We are pleased to present our CTSP & Joint Fellows & Supported Affiliates for the 2018 year:
We are pleased to present our CTSP & Joint Fellows & Supported Affiliates for the 2018 year:
Maxinder Kanwal is a fourth-year undergraduate studying Electrical Engineering & Computer Science (EECS) and Applied Mathematics at UC Berkeley. Max became interested in the role technology can play to enhance democratic governance systems while he was a member of the Berkeley Student Cooperative (BSC). He wondered how to incorporate democratic ideals into a voting framework built upon statistical decision theory. Max now sits on the BSC’s Board of Directors and Internal Affairs Committee, where he works on turning theory into practice. Through this work, Max hopes to ultimately develop a mathematical perspective on how democracies can understand and support the needs of marginalized communities.
Jingyi Li (they/them) is a recent EECS graduate from UC Berkeley and now a first year Ph.D. student at Stanford in the Human-Computer Interaction (HCI) Group. At Berkeley, Jingyi researched design tools advised by Prof. Bjoern Hartmann, and was a teaching assistant for computer graphics and user interface design courses. Before joining Stanford, Jingyi worked as an UI/UX designer at NVIDIA. Jingyi is broadly interested in creating computational creativity tools, and is excited to bring their user-centered design experience to PeerMind.
Mitar is a PhD student at UC Berkeley in fields of computer security and machine learning. Combining these two fields leads him to his interest in tools for secure and effective collective intelligence. He believes that simple online tools can bring people together to improve ways they collaborate, but that tools have to be designed in a way to facilitate such collaboration. PeerMind is to him such tool: in its core a simple discussion platform but which at the same time surfaces signals of preferences by users and aggregates those signals so that users can understand each other better, leading to stronger communities and better decision making.
Santiago J. Molina is a PhD Candidate in the Department of Sociology. His research generally focuses on the development of standards of practice and classification in scientific organizations. His dissertation explores how emerging gene-editing technologies become stable institutions through ethnographic research in two labs in the SF Bay Area.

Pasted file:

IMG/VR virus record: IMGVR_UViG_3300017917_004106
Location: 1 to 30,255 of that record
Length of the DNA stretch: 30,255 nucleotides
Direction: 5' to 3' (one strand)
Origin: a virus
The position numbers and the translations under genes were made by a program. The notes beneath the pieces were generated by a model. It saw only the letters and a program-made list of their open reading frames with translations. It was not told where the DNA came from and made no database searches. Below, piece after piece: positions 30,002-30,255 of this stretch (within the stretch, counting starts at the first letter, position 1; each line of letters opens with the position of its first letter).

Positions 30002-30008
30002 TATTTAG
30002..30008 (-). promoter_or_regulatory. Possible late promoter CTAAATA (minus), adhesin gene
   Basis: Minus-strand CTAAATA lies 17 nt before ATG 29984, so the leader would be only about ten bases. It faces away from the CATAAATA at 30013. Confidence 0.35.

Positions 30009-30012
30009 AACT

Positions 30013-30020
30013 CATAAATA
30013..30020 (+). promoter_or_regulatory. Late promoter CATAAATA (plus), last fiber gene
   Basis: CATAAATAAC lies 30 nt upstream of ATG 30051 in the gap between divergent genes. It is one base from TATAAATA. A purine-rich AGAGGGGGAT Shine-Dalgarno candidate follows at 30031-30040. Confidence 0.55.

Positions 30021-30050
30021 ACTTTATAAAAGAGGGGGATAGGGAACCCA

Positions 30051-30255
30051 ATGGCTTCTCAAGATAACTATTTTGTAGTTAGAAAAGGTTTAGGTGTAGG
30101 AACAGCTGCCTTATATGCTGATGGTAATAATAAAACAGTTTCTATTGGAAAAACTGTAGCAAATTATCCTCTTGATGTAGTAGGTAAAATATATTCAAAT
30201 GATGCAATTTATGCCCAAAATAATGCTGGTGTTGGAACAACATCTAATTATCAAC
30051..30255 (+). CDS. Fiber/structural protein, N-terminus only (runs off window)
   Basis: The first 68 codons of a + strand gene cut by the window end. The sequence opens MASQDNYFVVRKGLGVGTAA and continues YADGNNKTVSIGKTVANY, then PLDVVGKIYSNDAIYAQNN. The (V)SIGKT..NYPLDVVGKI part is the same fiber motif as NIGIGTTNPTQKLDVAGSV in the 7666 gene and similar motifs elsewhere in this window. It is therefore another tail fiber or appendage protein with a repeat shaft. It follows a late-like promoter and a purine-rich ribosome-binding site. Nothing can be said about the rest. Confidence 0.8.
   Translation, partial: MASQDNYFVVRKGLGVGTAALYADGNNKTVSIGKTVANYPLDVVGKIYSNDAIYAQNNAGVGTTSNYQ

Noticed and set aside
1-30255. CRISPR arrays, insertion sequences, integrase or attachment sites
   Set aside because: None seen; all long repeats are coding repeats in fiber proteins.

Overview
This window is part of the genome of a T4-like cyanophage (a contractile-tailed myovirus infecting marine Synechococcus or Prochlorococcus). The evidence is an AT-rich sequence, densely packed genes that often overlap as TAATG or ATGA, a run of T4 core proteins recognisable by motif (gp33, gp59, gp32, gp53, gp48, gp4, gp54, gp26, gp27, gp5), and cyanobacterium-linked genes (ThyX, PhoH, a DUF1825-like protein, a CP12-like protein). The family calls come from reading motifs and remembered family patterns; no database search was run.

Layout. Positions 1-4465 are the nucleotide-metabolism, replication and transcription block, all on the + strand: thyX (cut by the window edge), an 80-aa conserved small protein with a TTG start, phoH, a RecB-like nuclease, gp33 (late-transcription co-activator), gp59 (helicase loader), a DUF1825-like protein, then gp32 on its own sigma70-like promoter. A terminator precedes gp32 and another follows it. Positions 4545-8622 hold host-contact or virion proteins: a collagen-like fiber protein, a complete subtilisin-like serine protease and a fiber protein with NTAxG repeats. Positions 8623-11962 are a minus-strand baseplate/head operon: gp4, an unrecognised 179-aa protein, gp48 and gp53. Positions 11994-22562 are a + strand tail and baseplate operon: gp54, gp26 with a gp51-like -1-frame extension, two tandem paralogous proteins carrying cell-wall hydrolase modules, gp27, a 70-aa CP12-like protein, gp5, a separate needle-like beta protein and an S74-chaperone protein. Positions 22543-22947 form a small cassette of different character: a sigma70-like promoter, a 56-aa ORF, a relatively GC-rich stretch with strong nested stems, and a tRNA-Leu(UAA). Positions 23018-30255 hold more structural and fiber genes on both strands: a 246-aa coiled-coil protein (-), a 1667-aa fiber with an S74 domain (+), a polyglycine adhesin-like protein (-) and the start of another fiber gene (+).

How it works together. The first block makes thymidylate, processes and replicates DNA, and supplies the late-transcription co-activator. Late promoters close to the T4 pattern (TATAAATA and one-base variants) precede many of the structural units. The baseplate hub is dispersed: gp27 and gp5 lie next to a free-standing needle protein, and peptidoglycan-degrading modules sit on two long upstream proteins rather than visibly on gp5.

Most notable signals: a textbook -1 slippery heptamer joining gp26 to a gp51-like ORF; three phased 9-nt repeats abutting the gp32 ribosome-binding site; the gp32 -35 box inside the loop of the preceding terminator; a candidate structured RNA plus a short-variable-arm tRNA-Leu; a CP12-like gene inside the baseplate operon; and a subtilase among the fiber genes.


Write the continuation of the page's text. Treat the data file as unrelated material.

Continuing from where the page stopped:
Projects: Imagined and unimagined African tech users: A study of everyday practices and motivations of technology designers and researchers working “for good”, Building tech capacity: Investigating tech philanthropy training and education programs for the “skilling up” of youth
Angela is a doctoral student in the Anthropology Department at the University of California, Irvine (UCI), with an emphasis on Feminist Studies and Science and Technology Studies (STS). She works on questions of expertise and the politics of knowledge production in technology & development in Africa. Angela is a recipient of a 2016 Graduate Research Fellowship from the National Science Foundation. From 2010 – 2015, as a co-founder of the research department at iHub, Nairobi’s innovation hub for the tech community, Angela provided strategic guidance for the growth of tech research in Kenya.
Gordon Pherribo is a PhD candidate in the Department of Plant & Microbial Biology. His work focuses on how nutrients are shared between bacteria in bacterial communities. More specifically, how the death of bacteria contributes to the release of nutrients into the surrounding environment as a public good. His other academic interests include science education, public engagement with science and the role of institutions in the production of scientific knowledge.
Elizabeth is a first year PhD in the School of Information. Her research interests include social media practices in East Africa, civic technology, critical cartography, and international development agencies and agendas. She has a masters in City Planning from MIT where she focused on International Development. Before coming to Berkeley she lived in Nairobi, Kenya for three and a half years where she worked with social media data and crowdsourcing to solve traffic and transport challenges. She designed and implemented a project with a local start-up company, Ma3Route, to crowdsource traffic accident data for Nairobi.